Vegan education: How to help vegan students thrive at school

September term marks the start of a new school year, and whether your child is returning to primary or secondary school, or starting their first year in reception, knowing how to support a vegan student can be a challenging experience. From finding out whether there are vegan student meals on the school menu and sourcing vegan-friendly uniforms, to braving an uncomfortable conversation with a teacher if speciesism is normalised in a classroom setting - it can be hard to know where to start. 

To make the transition a little easier, here’s our guide to making vegan-inclusive education for parents/guardians and students a positive prospect to look forward to and enjoy together.

Student rights at school

In the UK, vegans are protected under human rights and equality law, meaning that schools are obligated under the Equality Act 2010 to avoid any discrimination on the grounds of veganism. The Vegan Society has a great range of free resources for parents/guardians, students and schools, providing supportive and inclusive settings for vegan learners. Their team has a support line should you need any additional assistance, and a helpful letter template that can be edited to your requirements and sent to schools/teachers etc. They also provide free vegan-friendly teaching and catering resources for schools and teachers.

Getting ready for school

The most important aspect of school life for any student, is to ensure they feel supported and safe in their learning environment. Before the new term begins, talking through any concerns, and having a plan in place for how to deal with any potentially uncomfortable situations that may arise, is a good place to start. As a parent or guardian, allow your child to express themselves openly so you understand how they feel as a vegan learner. If you are a student yourself, airing any anxieties you may have will make it easier for the school to support your learning experience, and confiding in friends and family may help too. 

When sourcing vegan-friendly clothing and footwear, many school uniforms are vegan-friendly and usually made from a mix of cotton, polyester and viscose. Mainstream supermarkets such as Asda’s Back to School range is (mostly) vegan-friendly and great if you’re on a budget too. If the school has a strict uniform policy that is not vegan-inclusive (i.e., leather shoes/wool jumper etc) they have a responsibility under the Equality Act 2010 to provide a vegan-friendly, accessible and affordable alternative. This vegan materials list is helpful to better understand which materials are/aren’t derived from animals.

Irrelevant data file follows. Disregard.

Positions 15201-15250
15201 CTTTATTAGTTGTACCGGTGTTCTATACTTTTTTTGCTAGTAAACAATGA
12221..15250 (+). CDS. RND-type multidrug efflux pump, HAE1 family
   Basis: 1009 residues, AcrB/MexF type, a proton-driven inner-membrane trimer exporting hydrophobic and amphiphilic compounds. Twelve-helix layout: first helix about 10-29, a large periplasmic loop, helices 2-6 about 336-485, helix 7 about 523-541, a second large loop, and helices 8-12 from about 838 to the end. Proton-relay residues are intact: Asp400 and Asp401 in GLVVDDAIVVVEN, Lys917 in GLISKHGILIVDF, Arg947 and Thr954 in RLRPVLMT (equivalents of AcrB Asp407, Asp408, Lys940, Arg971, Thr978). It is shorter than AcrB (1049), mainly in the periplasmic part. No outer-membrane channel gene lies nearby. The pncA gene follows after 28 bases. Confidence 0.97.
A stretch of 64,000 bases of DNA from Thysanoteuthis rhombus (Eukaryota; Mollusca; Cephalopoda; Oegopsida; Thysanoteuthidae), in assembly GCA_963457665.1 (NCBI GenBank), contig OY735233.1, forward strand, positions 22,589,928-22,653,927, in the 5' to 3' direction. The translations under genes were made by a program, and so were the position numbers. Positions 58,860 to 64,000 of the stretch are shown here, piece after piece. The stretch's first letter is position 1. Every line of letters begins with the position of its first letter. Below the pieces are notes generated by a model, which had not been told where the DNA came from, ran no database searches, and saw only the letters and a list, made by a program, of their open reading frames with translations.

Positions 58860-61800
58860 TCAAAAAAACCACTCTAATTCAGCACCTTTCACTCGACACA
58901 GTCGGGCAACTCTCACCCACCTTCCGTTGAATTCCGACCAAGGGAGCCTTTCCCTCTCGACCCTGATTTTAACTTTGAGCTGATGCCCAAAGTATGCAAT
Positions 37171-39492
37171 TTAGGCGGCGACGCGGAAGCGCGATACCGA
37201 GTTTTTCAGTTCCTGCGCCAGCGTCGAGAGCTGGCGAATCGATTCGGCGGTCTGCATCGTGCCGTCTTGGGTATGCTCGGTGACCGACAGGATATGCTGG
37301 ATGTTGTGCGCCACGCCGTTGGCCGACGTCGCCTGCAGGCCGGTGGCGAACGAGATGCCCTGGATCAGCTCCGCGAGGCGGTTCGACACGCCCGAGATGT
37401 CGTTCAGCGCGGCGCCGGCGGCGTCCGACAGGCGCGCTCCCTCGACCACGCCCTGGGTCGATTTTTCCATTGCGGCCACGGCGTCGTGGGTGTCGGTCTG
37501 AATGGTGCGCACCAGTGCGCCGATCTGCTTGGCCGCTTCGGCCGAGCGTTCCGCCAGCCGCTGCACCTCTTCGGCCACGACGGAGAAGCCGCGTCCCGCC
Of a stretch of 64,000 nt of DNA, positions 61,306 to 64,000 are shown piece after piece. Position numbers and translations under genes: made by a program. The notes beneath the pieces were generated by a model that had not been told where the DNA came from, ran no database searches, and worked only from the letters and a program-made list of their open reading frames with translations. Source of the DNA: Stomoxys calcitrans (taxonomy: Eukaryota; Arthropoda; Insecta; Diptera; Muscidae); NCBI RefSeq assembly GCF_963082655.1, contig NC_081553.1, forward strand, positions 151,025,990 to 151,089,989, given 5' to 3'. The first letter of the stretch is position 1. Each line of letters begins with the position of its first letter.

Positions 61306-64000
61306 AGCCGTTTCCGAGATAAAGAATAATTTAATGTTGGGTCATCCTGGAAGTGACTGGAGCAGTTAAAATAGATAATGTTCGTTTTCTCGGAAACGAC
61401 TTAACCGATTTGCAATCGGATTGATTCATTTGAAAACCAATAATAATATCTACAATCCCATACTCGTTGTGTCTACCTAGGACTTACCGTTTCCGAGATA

In the classroom

For classroom essentials and stationery, most items are vegan-friendly, from pens and pencils, to rulers, erasers, and pencil cases, but items such as glue and other art and craft supplies may need to be checked first. A widely available vegan-friendly glue brand is Elmers, which can be bought online or in stores such as Asda and The Range.

The current curriculum in schools can be challenging for vegan learners, whether it’s feeling comfortable to voice a different opinion to a teacher in front of peers, or refraining from taking part in an activity, such as dissection or science experiments that use ingredients derived from animals. It is important that the school is made aware that a student is vegan, so that they are able to provide alternative options to partake in. 

The Vegan Society has a helpful selection of letter templates to help with approaching schools when requesting vegan-inclusive education, and this downloadable Vegan Education Booklet is useful too. You can also add a school to the Vegan Inclusive Education database; they will send a generic letter alerting the Headteacher that vegan students are in attendance at their facility, and how the school can best support them.


A recent survey by Vegan Inclusive Education concluded that 73% of vegan pupils are teased for their beliefs, with 42% having experienced bullying, sometimes including physical harm. With less than 40% of vegan children feeling safe in school, putting adequate safeguarding procedures in place is vital. Having a support network for vegan learners so that they don’t feel ostracised or alone will help them feel safe. 

Changes in your child's behaviour may signify a sign of bullying, listen and provide reassurance, and calmly contact the school to speak with the Headteacher. It may be beneficial to seek advice from anti-bullying charities such as the Anti-Bullying Alliance, Act Against Bullying and the National Bullying Helpline for additional support.

Young children reading books lying on the grass in a field with their parents


School trips

School excursions are a great opportunity to learn outside the classroom and have fun with classmates. Whilst many school trips are not always vegan-friendly, that doesn’t mean that vegan students need to miss out. 

There are many educational activities available to schools that help students of all ages reconnect with nature and animals, from a local hiking trip in a Wildlife Trust nature reserve to organic gardening classes, writing for nature workshops, or tree planting initiatives with your local council. 

Research local animal sanctuaries in your area and enquire whether they accept school visits, if they do, suggest this to the school instead of the farm/zoo/aquarium trip they had planned, and try to have an open conversation with the school organisers about the reasons why. More often than not, approaching the subject calmly, and openly, can lead to a positive outcome for all involved - including animals too!

For more help and advice on supporting a vegan family, check out helpful tools for raising vegan children and what we feed our children’s minds.

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